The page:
Picture usage rights and select high resolution prints available at davidrippeto.photoshelter.com. All photos are copyright of David Rippeto, and registered with the U.S. Copyright Office.
I decided to rent a wide-angle lens the weekend of the Ravens’ first 2013 home playoff game vs the Colts. My plan was to find a high vantage point on gameday, where I could capture a nice shot of the stadium, so I could have something to frame on my wall and remember the day by.
That Friday, I stopped off at Service Photo and picked up a Nikkor 17-35mm lens that I had rented for the weekend. I was lucky to get it, since I had only called in the previous day to reserve it. Nice pieces of glass like this are rented well in advance. I was told that it had just come back from Nikon after being repaired. Apparently the Baltimore city mayor’s office had rented it and dropped it. I didn’t even ask what the repair cost was since the lens retails for 2K, and the store doesn’t offer insurance when you rent. One of the drawbacks of renting from Service Photo. But, it’s a great store and the staff is friendly and helpful, so I take my business there when I can.
Being Purple Friday in Baltimore, I figured I would drive around the city and find something cool to photograph. For the playoffs, Baltimore painted the city in purple lights, with many of the buildings downtown changing out their bulbs for purple ones. Same thing was done for the Orioles when they went to the playoffs this past season, except the lights were orange. I really couldn’t find a location that jumped out at me, except for city hall, which was decked out in purple. But, anyone with a camera was taking that shot, so it was really nothing special. I also grabbed the token tourist shot from atop historic Federal Hill, which provides a great view of the Baltimore skyline. That Friday was bitterly cold with a whipping wind on top of the hill, making it tough to keep the camera still on my tripod. After a few pictures as the sun went down, I was done. My whole body was frozen and eyes were tearing up from the bitter cold.
Saturday I went to scope out areas to grab my stadium shot the following day, and to try for another shot at the city in purple lights. The buildings I wanted to get atop were older industrial ones on the west side, and were closed for the weekend. It was too late to try and talk to someone about getting on their roof. I then went to my favorite spot in an attempt to get a nice shot of the harbor with the purple reflections coming off the buildings. Unfortunately I didn’t love what I was coming up with. There were too many colors being reflected off the water. But, I liked the composition. The foreground pier that extended out into the water did not have the usual cargo ship docked, which would have blocked much of the skyline. I rattled off a few more pictures then went back home.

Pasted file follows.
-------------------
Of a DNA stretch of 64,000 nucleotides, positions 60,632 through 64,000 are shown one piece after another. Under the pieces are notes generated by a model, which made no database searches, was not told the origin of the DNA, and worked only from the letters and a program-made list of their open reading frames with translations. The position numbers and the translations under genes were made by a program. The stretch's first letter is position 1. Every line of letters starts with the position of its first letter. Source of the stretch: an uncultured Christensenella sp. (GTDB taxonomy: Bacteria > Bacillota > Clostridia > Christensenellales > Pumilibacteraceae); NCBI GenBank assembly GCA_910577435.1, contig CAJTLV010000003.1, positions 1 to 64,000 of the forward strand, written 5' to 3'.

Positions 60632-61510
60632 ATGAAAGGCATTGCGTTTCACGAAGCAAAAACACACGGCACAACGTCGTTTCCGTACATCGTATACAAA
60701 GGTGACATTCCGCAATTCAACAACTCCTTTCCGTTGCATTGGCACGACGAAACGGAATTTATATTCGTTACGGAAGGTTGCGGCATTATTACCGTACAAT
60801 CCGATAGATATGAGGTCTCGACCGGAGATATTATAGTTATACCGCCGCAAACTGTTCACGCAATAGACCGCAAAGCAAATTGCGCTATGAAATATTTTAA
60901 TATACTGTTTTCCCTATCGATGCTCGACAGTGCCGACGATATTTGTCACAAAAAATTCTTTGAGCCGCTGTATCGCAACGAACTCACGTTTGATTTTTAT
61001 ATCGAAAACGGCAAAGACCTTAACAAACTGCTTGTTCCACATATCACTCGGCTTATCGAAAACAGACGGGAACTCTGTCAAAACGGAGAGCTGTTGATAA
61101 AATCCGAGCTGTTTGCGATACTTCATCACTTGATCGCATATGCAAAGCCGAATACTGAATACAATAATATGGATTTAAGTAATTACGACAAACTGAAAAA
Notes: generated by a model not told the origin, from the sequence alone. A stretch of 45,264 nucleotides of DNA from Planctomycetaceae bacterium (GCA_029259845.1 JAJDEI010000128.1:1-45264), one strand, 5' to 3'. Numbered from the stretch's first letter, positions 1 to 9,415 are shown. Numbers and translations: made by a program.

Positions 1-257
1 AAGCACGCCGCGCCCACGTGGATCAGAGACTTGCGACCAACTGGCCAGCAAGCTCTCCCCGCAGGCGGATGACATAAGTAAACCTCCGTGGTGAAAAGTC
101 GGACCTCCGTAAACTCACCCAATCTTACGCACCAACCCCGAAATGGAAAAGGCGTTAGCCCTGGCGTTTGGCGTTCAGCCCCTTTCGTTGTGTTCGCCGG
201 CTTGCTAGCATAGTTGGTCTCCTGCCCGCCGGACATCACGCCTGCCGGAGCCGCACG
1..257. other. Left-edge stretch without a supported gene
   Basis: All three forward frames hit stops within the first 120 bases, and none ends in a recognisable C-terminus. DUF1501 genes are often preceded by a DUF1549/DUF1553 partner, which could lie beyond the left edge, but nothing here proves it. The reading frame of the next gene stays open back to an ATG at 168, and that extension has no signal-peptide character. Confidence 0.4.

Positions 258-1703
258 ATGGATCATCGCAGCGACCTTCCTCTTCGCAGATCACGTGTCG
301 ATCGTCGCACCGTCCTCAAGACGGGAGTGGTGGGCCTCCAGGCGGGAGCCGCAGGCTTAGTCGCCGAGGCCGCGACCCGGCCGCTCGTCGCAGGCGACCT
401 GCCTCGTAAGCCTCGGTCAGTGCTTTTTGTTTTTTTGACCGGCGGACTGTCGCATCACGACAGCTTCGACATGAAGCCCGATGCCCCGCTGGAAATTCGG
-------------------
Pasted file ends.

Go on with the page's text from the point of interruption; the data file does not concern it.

Lucky for me, I was on a black and white kick and thought I would give the shot that treatment. It worked. Everything I didn’t like about the color exposures were no longer apparent. Turning it into a black and white gave it some character. My eyes were drawn away from the crazy colors reflecting off the harbor, and to the foreground pier. I really liked it.
As it turned out, I didn’t attempt the shot I rented the lens for. Traffic was going to be a nightmare that Sunday, and I couldn’t find a good spot to take the picture I envisioned. Maybe I was just looking for an excuse to stay home and watch the game on the big screen with some good Maryland beer. As we all know, Baltimore wound up winning the game. Flacco outplayed media darling Andrew Luck. No luck involved.
More often than not, the picture I initially envision capturing is the not the one that winds up being my favorite. A valuable lesson learned. If things don’t turn out how you plan, keep plugging away. You never know what can happen.
Back in 2010, when I was still living in CT, I was lucky enough to attend the Gathering of the Vibes music festival in Bridgeport. Thanks to Cory Sims and the guys at Bronze Radio Return for hooking me up with a pass to the show. I had just recently bought a Nikon DSLR, along with a Tamron 70-200 lens, to go along with the kit lens that came with the camera. I always liked taking pictures with my point-and-shoots, but really had no clue what I was doing with the camera I had just purchased. The plan was for me to take pictures of the band, as they were opening up the weekend festival on the Green Vibes Stage.
I wound up not liking the pictures I took. The shots were pretty dull. I snapped off a few decent ones, but nothing like I had planned on taking. Bad angles, a lens that didn’t work for the close distance I was shooting at, and not knowing how to deal with bad light or how to work my new camera outside of the automated modes. But, I had the rest of the weekend to work out the kinks, and learn from my mistakes.
A band that played on the Green Vibes Stage sometime after them, Leroy Justice, started playing as the sun began to break through the clouds. The good light made up for my shortcomings, as my pictures drastically improved. The rays made for much better pictures, although at the time, I really didn’t realize its impact. I just knew they were more compelling images. The rest of the weekend involved watching the other acts, and doing my best to take better shots.